The Science of... Flash #109

Here's another entry looking at the science behind the principles mentioned in the Flash Comics of the 1960's.  In Flash #109 the Mirror Master returns and uses his mirrors again to befuddle both The Flash, and inadvertently Barry Allen.  Even as a kid I could see the "science" of the Mirror Master was pure fantasy, but there were some other aspects of the plot that have some roots in reality.

Air Resistance - The Mirror Master uses a special mirror to shrink The Flash so he's knee-high to a mouse. As he avoids the villain the Flash tumbles from the top of a building, but as the editor notes "It is a fact that tiny animals can fall from great heights without injury! This is because of the slight weight and the buoyancy of the air!"
There is a problem with this "fact." The force that slowed Flash's fall isn't the "buoyancy" of the air, since it would have to be the "the net upward buoyancy force is equal to the magnitude of the weight of fluid displaced by the body." In that case The Flash would be swimming in the air, yet we can see in panel that he's falling. The editor must have been thinking of air resistance, or drag. Wikipedia defines drag as "forces that oppose the relative motion of an object through a liquid or gas." So, as The Flash falls, the air resistances slows his descent.

Radiation - The last panel is packed with internal dialogue as Flash explains how he'll use "certain radiation" to grow back to his full size. A quick search on the internet shows that, yes, some amphibians, fungus, and plants grow larger under UV or infrared radiation, but the same search will also yield results showing that some tumors can grow and metastasize under similar radiation. Hopefully The Flash knows what he's doing, since he's full size a page later where we see my favorite "Flash Fact."


Tornado Forces - As the Flash erupts a wall the editor notes "just as a tornado-driven straw can penetrate several feet of solid oak, so can Flash at super-speed penetrate solid walls!" This was one of my most favorite Flash facts, as well as a convenient mechanism for speeding up the action. I mean, this "fact" gave the Flash the ability to run through walls -- way cooler than Superman bursting through the wall.  Fortunately for us we're dealing with fiction, since this ability is about as realistic as time-travel.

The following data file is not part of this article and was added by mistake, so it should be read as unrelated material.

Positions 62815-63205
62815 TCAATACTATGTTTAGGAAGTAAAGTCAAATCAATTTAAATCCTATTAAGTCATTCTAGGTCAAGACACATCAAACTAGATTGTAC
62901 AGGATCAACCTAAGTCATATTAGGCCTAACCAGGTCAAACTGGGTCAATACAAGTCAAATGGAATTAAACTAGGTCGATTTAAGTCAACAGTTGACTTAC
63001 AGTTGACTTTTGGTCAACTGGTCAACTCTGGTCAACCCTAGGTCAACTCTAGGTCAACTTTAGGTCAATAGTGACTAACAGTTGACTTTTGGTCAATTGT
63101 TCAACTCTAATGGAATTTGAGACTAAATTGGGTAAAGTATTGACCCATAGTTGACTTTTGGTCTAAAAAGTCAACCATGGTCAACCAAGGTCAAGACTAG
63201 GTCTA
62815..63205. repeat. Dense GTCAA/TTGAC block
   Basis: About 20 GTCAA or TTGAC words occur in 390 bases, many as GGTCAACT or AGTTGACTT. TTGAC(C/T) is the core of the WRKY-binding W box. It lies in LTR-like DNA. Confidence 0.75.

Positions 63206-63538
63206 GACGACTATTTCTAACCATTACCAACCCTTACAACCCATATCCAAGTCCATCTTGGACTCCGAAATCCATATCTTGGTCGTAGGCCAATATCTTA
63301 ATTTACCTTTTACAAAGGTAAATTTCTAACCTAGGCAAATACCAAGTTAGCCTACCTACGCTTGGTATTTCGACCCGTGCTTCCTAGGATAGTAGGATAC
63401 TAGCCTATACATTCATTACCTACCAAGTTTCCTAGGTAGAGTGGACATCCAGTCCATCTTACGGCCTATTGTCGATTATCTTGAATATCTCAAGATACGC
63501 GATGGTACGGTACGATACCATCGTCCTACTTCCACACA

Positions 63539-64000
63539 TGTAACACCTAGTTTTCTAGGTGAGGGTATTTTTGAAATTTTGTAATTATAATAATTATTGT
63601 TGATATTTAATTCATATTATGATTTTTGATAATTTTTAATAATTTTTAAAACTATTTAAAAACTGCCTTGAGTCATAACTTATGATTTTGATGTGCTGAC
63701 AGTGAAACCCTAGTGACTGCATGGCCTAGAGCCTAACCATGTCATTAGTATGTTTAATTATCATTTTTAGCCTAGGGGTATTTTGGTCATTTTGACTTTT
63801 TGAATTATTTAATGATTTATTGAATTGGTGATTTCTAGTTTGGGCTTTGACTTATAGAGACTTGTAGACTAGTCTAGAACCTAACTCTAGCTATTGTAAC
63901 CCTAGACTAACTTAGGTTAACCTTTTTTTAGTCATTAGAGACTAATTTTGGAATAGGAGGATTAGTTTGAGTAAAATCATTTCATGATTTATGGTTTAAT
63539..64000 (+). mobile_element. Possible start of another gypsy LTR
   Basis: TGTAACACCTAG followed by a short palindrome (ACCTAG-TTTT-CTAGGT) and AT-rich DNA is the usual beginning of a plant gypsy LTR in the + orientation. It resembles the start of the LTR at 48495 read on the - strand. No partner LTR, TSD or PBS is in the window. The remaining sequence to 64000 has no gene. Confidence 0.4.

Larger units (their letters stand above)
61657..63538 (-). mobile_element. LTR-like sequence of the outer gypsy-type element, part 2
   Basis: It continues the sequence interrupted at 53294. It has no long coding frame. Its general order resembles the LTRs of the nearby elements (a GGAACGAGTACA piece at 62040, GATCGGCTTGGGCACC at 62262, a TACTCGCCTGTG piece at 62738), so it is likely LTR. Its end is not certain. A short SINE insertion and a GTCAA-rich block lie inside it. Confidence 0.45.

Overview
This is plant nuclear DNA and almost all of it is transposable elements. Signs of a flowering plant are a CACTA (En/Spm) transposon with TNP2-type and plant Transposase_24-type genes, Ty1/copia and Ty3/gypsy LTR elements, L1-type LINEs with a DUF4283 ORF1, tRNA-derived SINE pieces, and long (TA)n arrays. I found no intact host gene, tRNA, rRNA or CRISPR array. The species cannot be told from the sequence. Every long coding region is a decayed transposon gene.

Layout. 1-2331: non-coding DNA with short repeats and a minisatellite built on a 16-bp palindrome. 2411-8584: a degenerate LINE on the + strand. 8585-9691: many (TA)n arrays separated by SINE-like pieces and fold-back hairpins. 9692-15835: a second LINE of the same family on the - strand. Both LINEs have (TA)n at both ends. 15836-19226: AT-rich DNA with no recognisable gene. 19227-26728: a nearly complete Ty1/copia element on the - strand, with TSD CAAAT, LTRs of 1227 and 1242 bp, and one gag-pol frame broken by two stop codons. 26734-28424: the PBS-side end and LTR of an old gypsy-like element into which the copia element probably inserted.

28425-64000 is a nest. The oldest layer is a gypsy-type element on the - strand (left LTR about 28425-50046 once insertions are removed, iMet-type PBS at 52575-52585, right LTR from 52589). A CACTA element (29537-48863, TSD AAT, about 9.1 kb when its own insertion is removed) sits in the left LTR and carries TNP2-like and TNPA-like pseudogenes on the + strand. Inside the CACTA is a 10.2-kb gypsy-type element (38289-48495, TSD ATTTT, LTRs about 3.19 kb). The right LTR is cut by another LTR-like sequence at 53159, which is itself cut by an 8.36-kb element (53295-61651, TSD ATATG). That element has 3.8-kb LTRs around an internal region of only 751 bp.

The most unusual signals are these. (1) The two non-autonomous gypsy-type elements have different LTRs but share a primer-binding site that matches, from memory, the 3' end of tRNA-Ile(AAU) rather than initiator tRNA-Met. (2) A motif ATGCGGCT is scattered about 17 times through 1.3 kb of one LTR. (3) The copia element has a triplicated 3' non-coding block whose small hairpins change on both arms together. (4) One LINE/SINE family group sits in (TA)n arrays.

It's true that a tornado has a lot of force, and can send field grass flying at speeds greater than 200 mph. But most evidence and experimentation doesn't show that the straws pass through trees without harm to either object. MythBusters had an episode dedicated to answering the question whether the grass could go through the tree. In their experiment the grassy missile penetrated less than an inch into the tree.
"Propelling a piece of straw at a palm tree at a distance of 50cm at 320mph (the world record for recorded wind speed at ground level), the straw only managed to penetrate the tree a quarter of an inch. Even firing at the tree while it was bent (to increase the size of the pores in the surface of the tree) at point blank range added no additional distance into the tree. A piece of reed was tested as the sturdiest organic object that might be mistaken for a piece of straw. At both ranges, the reed only managed to go about two inches into the tree. Additionally, Jamie tried a piece of piano wire, and at 50 cm, it flew not only through the tree but through a sheet of plywood on the wall behind it, partially embedding itself into the cement wall."

Regardless of whether the straw could pass through the tree, if the Flash tried to use his super speed to zip through a wall, he'd probably end up partially embedded in it, or considering that he doesn't quite have the same structure as a reed, maybe splattered against it.
Actual straws that thought they were The Flash
Interestingly, during my web search I found I school in Texas that has a research lab studying the effect of wind-generated debris on structures. The lab has a device that shoots lumber, PVC pipes and steel rebar into fabricated walls. Perhaps the Flash should read their report before he tries that trick again.

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